derlying causes of consolidation were present the restric-
tion of competition, the advantages of integration, and the
profits to be derived from inflated securities. 47 The restric-
tion of competition was the strongest motive. The various
pools had shown what profits could be gained by concerted
action, but it was found impossible to maintain the pools for
any great length of time, and therefore in 1896 and 1897
there was a general abandonment of pools in the industry.
The manufacturers sought more comprehensive and endur-
ing organizations for increasing their returns.
The advantages of integration exerted considerable in-
fluence. Integration, extending from the ownership and pro-
duction of raw materials to the manufacture of the finished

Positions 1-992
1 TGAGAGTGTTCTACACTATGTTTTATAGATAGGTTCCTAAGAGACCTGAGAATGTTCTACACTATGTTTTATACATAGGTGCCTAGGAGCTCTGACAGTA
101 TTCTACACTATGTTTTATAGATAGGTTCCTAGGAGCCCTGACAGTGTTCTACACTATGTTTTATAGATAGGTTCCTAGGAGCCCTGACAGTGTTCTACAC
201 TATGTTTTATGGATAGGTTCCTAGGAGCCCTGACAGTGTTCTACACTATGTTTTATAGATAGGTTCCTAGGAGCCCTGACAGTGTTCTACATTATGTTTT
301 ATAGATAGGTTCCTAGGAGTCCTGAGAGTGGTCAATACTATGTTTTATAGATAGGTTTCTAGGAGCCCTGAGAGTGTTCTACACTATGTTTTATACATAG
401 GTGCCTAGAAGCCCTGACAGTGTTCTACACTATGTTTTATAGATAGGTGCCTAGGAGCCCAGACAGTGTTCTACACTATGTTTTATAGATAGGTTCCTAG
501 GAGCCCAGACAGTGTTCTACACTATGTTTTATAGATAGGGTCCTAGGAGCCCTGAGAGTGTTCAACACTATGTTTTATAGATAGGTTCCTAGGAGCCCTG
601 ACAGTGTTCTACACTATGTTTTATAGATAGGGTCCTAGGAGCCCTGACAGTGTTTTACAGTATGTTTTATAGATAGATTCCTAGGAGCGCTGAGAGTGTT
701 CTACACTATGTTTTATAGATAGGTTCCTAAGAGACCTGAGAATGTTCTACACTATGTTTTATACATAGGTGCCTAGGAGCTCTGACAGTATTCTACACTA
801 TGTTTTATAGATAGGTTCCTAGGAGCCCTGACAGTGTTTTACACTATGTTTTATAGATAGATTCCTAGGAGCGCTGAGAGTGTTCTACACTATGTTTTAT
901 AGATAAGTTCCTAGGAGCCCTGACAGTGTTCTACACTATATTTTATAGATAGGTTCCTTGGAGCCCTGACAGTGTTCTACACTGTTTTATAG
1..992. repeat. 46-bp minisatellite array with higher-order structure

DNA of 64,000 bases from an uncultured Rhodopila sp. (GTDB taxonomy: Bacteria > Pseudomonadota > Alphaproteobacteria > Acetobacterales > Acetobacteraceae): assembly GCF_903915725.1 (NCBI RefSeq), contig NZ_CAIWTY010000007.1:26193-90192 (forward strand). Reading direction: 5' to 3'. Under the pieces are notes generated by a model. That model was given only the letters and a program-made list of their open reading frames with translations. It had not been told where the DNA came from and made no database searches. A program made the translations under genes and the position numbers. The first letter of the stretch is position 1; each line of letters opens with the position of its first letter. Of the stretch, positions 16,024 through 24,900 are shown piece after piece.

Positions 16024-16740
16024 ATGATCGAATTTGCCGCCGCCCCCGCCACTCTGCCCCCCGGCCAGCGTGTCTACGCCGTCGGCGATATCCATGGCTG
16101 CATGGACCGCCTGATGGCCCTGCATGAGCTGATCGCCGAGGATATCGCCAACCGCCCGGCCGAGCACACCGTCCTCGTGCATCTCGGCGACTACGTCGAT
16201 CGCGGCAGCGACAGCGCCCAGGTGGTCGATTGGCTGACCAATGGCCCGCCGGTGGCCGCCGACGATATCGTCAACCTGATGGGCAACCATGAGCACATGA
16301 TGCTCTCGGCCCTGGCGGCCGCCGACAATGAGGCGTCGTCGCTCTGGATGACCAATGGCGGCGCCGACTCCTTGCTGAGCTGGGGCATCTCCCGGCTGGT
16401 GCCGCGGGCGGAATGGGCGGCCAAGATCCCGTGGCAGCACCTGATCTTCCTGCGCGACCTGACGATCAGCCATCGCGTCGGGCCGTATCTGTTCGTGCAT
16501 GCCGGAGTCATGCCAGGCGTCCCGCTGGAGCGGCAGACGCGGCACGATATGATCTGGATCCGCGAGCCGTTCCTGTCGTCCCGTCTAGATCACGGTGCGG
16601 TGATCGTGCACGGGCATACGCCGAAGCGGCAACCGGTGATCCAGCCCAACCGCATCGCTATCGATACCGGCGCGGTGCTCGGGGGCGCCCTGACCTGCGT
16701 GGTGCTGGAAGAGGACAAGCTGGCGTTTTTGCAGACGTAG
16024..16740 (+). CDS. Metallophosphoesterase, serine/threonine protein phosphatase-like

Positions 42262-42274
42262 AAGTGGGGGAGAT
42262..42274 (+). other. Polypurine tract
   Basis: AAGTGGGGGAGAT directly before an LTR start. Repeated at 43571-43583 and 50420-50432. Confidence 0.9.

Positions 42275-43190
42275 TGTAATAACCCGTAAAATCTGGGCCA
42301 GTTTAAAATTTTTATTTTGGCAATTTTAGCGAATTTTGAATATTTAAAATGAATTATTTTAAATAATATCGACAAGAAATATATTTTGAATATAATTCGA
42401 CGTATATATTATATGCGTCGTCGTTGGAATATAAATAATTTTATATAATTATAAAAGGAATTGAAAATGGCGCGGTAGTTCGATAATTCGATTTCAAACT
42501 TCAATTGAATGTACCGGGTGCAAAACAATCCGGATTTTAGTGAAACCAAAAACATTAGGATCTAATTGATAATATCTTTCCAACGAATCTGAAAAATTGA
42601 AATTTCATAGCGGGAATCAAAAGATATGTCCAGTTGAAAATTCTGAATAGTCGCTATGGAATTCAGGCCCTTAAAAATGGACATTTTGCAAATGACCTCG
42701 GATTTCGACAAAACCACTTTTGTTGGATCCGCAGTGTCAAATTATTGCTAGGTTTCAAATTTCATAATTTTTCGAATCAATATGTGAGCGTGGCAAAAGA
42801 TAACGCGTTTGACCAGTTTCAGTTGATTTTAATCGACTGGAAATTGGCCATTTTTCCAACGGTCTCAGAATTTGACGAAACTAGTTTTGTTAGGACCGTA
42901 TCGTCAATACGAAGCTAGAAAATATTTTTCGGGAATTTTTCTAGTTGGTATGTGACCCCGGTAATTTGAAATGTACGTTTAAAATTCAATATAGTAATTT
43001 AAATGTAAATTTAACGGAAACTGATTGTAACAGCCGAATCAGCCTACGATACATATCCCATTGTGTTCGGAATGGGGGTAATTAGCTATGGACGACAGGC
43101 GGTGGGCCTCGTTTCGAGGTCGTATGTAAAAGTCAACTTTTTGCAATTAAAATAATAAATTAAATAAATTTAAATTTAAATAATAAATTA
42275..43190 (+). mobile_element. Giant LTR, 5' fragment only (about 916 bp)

product, had already been introduced by several companies.
Transportation and technical progress stimulated integra-
tion by making possible production on a larger scale. The
combining and co-ordinating of successive stages of manufac-
ture resulted in the saving of fuel for reheating the metal,
of labor and time in moving or handling the material, and
of waste through the better utilization of by-products. In-
tegration also allowed the saving of profits paid to others
for raw materials, as well as being advantageous in securing
a ready supply of such materials. An impetus toward inte-
gration and consolidation was given by the changed policy
of the Carnegie Company respecting the ownership of iron
ore. In 1896 this company, which had been almost wholly